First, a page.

Baby Led Attachment

At Mother Baby Clinic we have an evidence based approach to our work and we like to work in ways that support and encourage what is biologically normal.

Babies who are born within a few weeks of their due date and are healthy, should be able to attach themselves to the breast to feed when held in a way that supports their feeding reflexes. Generally this is easier to achieve in a reclined position.

A reclined position can be helpful as in this position your babys body is very well supported and they feel very secure. In the reclined position their newborn reflexes enable them to get the best latch to the breast and it is easy for you to make adjustments to their latch without taking them off and on the breast. Feeding in the reclined position is good for any breastfeeding mother and baby but especially useful for young babies with feeding problems.

  • Be in a comfortable reclined position in bed, or on your couch or recliner.

  • Have your feet up if possible.

  • Don't use pillows to support baby but you can use a pillow to support your elbow if needed for comfort.

  • Bring baby to the upper part of your breast or chest. Keep the baby rolled in towards you and very close to you.

  • It is best if baby is not wrapped and you may like to feed skin to skin when possible.

  • When baby is ready to feed s/he will begin to mouth around the area and look for the nipple, your baby can make their own way to the nipple and self-attach. Give baby a little time to do this on their own. If you feel you need to help, slide baby gently down the breast to the area of the nipple.

  • If baby becomes distressed bring them up onto the upper part of your breast or chest and sooth them( a crying baby cannot attach well to the breast)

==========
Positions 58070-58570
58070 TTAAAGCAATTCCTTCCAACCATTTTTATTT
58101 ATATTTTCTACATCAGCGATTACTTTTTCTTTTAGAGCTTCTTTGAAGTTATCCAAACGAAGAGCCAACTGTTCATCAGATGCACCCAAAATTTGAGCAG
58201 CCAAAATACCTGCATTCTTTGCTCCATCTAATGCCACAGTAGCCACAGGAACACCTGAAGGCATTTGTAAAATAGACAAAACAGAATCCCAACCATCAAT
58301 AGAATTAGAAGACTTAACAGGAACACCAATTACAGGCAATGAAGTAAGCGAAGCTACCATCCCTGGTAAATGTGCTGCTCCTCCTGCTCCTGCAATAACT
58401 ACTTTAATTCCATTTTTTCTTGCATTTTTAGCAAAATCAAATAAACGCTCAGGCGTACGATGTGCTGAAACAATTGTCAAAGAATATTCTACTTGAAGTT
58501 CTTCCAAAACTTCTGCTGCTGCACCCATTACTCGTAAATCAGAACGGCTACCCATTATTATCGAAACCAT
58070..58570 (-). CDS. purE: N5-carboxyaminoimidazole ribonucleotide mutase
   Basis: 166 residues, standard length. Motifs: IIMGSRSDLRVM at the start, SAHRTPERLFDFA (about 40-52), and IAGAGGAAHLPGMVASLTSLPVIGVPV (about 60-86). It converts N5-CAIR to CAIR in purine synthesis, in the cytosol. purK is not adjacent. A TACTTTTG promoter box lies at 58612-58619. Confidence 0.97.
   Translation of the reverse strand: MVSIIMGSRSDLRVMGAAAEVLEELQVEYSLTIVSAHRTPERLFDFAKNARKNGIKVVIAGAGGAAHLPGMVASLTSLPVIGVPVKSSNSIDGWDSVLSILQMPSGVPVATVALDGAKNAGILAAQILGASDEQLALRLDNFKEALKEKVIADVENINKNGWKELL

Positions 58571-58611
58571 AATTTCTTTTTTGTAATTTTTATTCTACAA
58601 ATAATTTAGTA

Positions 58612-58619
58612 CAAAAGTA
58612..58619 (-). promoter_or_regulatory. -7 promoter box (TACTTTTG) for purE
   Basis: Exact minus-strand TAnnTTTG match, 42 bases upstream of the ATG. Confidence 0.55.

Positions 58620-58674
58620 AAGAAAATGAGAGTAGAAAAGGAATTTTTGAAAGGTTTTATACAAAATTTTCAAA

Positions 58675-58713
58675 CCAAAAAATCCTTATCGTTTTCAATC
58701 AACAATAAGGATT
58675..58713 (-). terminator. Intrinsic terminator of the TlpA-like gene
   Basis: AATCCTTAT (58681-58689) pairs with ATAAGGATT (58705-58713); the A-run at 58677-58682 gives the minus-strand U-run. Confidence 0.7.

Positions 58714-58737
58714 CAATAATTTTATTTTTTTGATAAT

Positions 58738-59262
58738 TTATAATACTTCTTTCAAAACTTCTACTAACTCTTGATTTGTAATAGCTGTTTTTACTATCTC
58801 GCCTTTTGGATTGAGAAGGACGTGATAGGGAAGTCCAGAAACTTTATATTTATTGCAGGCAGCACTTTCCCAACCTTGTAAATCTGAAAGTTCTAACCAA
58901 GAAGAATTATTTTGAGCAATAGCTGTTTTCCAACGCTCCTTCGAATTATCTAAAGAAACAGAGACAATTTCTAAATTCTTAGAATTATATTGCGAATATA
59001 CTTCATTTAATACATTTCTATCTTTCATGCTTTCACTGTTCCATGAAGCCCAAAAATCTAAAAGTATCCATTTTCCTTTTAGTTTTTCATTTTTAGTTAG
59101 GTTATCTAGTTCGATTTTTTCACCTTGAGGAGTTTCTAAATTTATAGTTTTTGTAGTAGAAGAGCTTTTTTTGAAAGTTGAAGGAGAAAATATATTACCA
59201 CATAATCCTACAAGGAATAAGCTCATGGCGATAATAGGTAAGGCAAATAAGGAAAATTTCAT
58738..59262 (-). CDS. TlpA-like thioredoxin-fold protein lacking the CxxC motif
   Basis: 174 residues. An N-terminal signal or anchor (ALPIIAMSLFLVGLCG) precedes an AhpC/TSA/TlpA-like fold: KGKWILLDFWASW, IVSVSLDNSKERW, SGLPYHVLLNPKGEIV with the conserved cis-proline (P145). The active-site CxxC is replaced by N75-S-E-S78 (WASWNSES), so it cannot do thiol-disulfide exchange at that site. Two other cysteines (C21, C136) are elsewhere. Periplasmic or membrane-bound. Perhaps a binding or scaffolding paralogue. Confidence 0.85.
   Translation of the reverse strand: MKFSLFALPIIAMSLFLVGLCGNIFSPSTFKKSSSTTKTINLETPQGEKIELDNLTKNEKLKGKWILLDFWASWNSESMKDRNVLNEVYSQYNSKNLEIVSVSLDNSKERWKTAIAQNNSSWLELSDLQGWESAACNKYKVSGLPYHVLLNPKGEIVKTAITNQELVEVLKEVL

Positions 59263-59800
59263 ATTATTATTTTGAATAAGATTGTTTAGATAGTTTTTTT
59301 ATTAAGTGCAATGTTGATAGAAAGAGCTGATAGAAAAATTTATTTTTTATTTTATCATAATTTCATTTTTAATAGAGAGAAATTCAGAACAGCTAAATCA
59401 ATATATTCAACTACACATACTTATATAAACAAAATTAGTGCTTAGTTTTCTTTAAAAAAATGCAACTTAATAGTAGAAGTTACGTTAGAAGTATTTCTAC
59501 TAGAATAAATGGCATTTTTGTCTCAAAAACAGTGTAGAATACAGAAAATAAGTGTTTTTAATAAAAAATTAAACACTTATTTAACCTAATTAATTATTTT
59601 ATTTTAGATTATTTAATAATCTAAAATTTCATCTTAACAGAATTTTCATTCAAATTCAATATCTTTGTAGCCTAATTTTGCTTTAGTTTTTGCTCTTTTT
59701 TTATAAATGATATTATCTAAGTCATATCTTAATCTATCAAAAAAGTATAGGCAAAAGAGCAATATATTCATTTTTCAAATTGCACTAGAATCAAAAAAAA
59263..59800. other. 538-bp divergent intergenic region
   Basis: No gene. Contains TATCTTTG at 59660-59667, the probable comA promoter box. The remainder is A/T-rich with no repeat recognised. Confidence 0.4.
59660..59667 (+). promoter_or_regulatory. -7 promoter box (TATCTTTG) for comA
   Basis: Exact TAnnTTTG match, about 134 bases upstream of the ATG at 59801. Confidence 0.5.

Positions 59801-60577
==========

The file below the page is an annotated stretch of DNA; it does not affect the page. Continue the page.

• Make sure baby's arms are cradling the breast on either side (the lower arm can get caught between their body and the breast and this gets in the way of good attachment).

  • Baby's cheeks should be symmetrical around the breast and the nose is free.

  • If baby’s nose is pushed into the breast or baby’s cheeks are not evenly pushed into the breast reposition them slightly (without taking them off) by small movements. If baby’s nose is not free try a little pressure on your baby’s bottom and slightly relax your arm cradled underneath your babys head or it may help to move your supporting arms a little to bring baby in a more symmetrical position around the nipple.

  • Make sure you relax your shoulders and arms when feeding and have a drink close enough to reach.

If you have not yet had your baby we would encourage you to hold your baby skin to skin on your chest immediately after birth and keep your baby there until they have had their first experience at the breast. Most babies will do this within an hour, some babies take a little longer. The babies stepping reflex, rooting and sucking reflexes will help her or him to find the nipple, attach and drink colostrum. Hospital staff may be concerned that the baby will be cold, blankets can go over the two of you together and a heater can be brought if necessary. They may want to weigh or dress the baby but these things can wait. This first feed is very important and evidence shows that it is very important to future breastfeeding success.

There are quite a few videos on YouTube that show baby led attachment and in most of these the women are in a reclined position. Have a look and see if it is something you would like to try. If your feeding issues are not resolving make a time to see us at Mother Baby Clinic.

08 84100774

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